- Why do pilots say heavy?
- What does 3 stripes on a pilot mean?
- Is 121.5 still monitored?
- Can v1 be less than VMCG?
- Why does v1 increase with weight?
- How is v1 calculated?
- What happens to v1 on a wet runway?
- What is VMBE?
- What does v1 VR and v2 mean?
- What does squawk 7777 mean?
- What affects v1 speed?
- What is meant by a balanced field length?
- What is v1 and VR in aviation?
- Why do pilots say Niner?
- How is v2 calculated?
- What does squawk mode Charlie mean?
- What do pilots say before landing?
- What does squawk 2000 mean?
Why do pilots say heavy?
The word “heavy” means a larger aircraft type, with a Maximum Takeoff Weight of 160 tonnes or more.
These aircraft create wake turbulence from their wings and require extra separation between following aircraft, and the use of “heavy” reminds other pilots of that fact..
What does 3 stripes on a pilot mean?
A flight engineer or a second officer wears two stripes. A first officer, also called a co-pilot or second in command, wears three stripes. A captain, or a pilot in command, wears four stripes. … Pilots also typically wear a winged badge indicating their qualification to fly and their seniority.
Is 121.5 still monitored?
Flight Service Stations will con- tinue to monitor 121.5 MHz, and aircraft pilots are technically still required to monitor this frequency at all times if it’s possible with installed equipment. After all, 121.5 MHz still remains the GARD frequency for airborne emergencies.
Can v1 be less than VMCG?
V1 is also the minimum speed at which a pilot can continue a takeoff after an engine failure. If an engine failure is detected after V1, the takeoff must be continued. This implies that the aircraft must be controllable on ground. Therefore, V1 is always greater than VMCG.
Why does v1 increase with weight?
Since VR and V2 are directly related to weight, for an average runway, V1 will also be higher as weight increases since acceleration and deceleration are both a function of weight.
How is v1 calculated?
V1 is determined by several factors but the one most important factor is called the “accelerate / decelerate distance”. In other words, the distance it will take to stop the aircraft before the aircraft runs out of runway or continue safely into the air.
What happens to v1 on a wet runway?
Any help and insight is appreciated. My best answer is that V1 should decrease on a WET runway, because the accelerate stop distance decreases to a greater degree than the accelerate go distance (deceleration is a greater problem than acceleration).
What is VMBE?
The maximum brake energy speed. It is a function of the gross weight, altitude, temperature, runway slope, wind component, and braking configuration.
What does v1 VR and v2 mean?
A: V1 is the speed by which time the decision to continue flight if an engine fails has been made. It can be said that V1 is the “commit to fly” speed. V2 is the speed at which the airplane will climb in the event of an engine failure. It is known as the takeoff safety speed.
What does squawk 7777 mean?
§ military interception§ military interception (US) (“Under no circumstances should a pilot of a civil aircraft operate the transponder on Code 7777. This code is reserved for military interceptor operations.”) § non-discrete code used by fixed test transponders (RABMs) to check correctness of radar stations (BITE).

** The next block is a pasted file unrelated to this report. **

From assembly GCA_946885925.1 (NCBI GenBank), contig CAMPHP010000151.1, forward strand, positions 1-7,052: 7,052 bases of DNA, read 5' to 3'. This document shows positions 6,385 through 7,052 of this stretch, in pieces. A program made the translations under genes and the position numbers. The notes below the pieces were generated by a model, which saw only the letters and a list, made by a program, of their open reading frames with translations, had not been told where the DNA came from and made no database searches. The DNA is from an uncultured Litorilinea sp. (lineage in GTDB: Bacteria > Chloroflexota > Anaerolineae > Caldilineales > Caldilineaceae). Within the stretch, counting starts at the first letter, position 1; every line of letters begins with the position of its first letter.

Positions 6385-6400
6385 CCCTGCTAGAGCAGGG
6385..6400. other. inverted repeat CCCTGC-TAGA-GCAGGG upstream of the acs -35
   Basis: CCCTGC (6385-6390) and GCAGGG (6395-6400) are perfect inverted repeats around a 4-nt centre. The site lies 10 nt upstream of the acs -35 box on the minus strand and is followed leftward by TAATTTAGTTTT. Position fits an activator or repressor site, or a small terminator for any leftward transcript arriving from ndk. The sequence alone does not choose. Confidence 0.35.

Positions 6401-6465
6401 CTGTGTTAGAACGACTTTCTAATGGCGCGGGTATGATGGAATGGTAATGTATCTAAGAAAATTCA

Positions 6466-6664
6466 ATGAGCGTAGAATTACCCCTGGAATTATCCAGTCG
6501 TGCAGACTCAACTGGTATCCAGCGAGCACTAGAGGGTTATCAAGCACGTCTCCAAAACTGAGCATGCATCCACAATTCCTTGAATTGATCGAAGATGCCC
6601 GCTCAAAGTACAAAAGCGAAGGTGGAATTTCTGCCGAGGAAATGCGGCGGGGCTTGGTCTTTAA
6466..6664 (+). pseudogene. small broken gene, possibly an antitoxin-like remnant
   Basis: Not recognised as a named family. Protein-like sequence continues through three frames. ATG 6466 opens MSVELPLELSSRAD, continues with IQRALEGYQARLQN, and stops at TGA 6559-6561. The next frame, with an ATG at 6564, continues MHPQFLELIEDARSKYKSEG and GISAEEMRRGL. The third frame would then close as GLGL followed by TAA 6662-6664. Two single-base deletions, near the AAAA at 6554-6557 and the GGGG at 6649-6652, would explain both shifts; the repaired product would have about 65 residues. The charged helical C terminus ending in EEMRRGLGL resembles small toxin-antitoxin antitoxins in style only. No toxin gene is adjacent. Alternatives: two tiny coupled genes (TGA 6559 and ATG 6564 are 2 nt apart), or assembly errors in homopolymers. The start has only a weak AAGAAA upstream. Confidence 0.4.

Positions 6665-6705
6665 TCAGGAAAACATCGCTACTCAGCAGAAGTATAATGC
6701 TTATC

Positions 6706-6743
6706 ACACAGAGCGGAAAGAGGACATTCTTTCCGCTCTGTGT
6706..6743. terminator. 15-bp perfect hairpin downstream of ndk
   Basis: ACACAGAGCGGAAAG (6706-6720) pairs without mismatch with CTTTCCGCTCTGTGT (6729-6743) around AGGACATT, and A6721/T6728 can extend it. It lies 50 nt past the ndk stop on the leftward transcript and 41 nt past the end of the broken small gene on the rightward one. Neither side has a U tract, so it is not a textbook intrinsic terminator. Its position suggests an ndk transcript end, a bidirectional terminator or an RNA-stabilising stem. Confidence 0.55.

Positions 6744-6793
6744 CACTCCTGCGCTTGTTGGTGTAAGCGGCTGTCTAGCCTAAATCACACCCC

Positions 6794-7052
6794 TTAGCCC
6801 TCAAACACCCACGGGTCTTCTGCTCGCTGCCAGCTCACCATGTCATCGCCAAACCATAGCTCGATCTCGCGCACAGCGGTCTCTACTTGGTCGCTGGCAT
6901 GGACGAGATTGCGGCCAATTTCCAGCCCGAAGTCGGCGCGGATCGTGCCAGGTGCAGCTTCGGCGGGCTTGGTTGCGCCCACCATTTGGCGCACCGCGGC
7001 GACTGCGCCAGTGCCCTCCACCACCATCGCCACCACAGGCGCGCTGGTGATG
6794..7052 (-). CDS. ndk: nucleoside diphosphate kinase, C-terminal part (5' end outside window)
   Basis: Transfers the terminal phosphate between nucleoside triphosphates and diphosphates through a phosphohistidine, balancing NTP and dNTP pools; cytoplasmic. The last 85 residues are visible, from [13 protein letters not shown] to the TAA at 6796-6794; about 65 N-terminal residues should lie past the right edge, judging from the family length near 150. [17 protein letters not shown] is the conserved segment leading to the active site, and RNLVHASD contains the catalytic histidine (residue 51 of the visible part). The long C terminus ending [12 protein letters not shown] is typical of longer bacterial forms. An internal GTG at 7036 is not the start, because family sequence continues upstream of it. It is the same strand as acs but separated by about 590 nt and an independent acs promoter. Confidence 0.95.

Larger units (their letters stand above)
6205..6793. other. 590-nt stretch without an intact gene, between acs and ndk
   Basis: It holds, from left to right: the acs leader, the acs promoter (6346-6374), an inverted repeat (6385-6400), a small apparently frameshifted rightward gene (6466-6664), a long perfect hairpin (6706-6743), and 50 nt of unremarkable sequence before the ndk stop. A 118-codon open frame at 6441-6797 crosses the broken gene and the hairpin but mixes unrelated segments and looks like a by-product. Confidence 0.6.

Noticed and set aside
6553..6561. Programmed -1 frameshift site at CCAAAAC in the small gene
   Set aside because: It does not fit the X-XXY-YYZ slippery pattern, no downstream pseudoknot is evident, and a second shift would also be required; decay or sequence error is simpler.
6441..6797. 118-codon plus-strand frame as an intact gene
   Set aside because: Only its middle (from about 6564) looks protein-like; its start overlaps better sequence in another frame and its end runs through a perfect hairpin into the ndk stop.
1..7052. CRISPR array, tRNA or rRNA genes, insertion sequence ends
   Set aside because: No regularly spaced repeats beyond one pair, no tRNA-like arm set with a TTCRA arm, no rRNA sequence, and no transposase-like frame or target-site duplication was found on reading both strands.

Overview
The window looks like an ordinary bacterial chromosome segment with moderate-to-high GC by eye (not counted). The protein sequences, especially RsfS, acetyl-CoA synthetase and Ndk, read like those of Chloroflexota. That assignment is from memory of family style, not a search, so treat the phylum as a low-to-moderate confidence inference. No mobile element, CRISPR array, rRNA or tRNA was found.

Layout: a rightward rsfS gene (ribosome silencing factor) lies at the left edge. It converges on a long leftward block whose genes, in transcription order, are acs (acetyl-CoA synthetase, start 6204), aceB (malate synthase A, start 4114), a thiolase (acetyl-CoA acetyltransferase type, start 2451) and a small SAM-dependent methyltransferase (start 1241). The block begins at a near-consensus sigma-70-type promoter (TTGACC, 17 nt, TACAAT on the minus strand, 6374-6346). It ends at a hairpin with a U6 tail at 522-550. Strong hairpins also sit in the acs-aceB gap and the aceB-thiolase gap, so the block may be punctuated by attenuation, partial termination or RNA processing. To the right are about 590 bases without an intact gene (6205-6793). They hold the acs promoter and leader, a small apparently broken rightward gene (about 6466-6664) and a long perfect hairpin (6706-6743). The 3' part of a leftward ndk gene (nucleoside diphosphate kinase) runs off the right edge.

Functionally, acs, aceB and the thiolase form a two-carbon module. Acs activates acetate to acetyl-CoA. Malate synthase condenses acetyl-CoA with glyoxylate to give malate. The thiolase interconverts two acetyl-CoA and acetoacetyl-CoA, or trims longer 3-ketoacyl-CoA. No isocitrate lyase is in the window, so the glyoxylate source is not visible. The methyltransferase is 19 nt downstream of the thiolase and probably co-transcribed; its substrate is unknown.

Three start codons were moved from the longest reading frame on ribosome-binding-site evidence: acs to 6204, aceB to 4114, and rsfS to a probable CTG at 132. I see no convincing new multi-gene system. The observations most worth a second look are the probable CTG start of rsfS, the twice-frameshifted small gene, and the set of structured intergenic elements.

What affects v1 speed?
Airport elevation, the existence of any slope on the runway, and the presence of precipitation or ice also play a role. Temperature and wind speed are also factors, as are configuration of the airplane. The bigger the airplane, the higher V1 will be, since the airspeed depends on weight.
What is meant by a balanced field length?
For a given aircraft weight, engine thrust, aircraft configuration, and runway condition, the shortest runway length that complies with safety regulations is the balanced field length. … The balanced field length is the shortest field length at which a balanced field takeoff can be performed.
What is v1 and VR in aviation?
V1 is defined as the speed beyond which the take-off should no longer be aborted. … Vr or Rotate is defined as the speed at which the pilot begins to apply control inputs to make the aircraft nose to pitch up, after which it leaves the ground.
Why do pilots say Niner?
The reason for these somewhat strange pronunciations is to encourage the pilot/controller to enunciate clearly, so that the numbers are clearly understood. … The reason for “Niner” is that “Nine” can be easily muffled, slurred, or confused with other words (particularly the number Five/Fife).
How is v2 calculated?
V2 is closely tied to the rotate speed. If you suffer an engine failure at V1 (which is at some point in the take-off roll and is the worst time to have an engine failure) and then rotate at the correct rotate speed, you will achieve V2 by 35′. The rotate speed is selected so that this will happen.
What does squawk mode Charlie mean?
This key can also be labeled “NORM”. If you hear a controller tell you to “Squawk normal” or “Squawk Mode Charlie” This is what they mean. IDENT- This function on your transponder puts a special mark on the controller’s screen that lets him know that it is you who are “Identing”.
What do pilots say before landing?
Before, or during the descent, the Captain will usually make an announcement with local time and temperature at the destination airport, and time left until arrival. It is followed by an announcement from the flight attendant. … “Cabin crew, please take your seats for landing.”
What does squawk 2000 mean?
The purpose of squawk code 2000 is to prevent aircraft entering a Secondary Surveillance Radar (SSR) area from transmitting a code that is the same as a discrete code assigned by ATC to an individual aircraft. If you are flying in the USA under Visual Flight Rules (VFR), you will be assigned (implicitly) code 1200.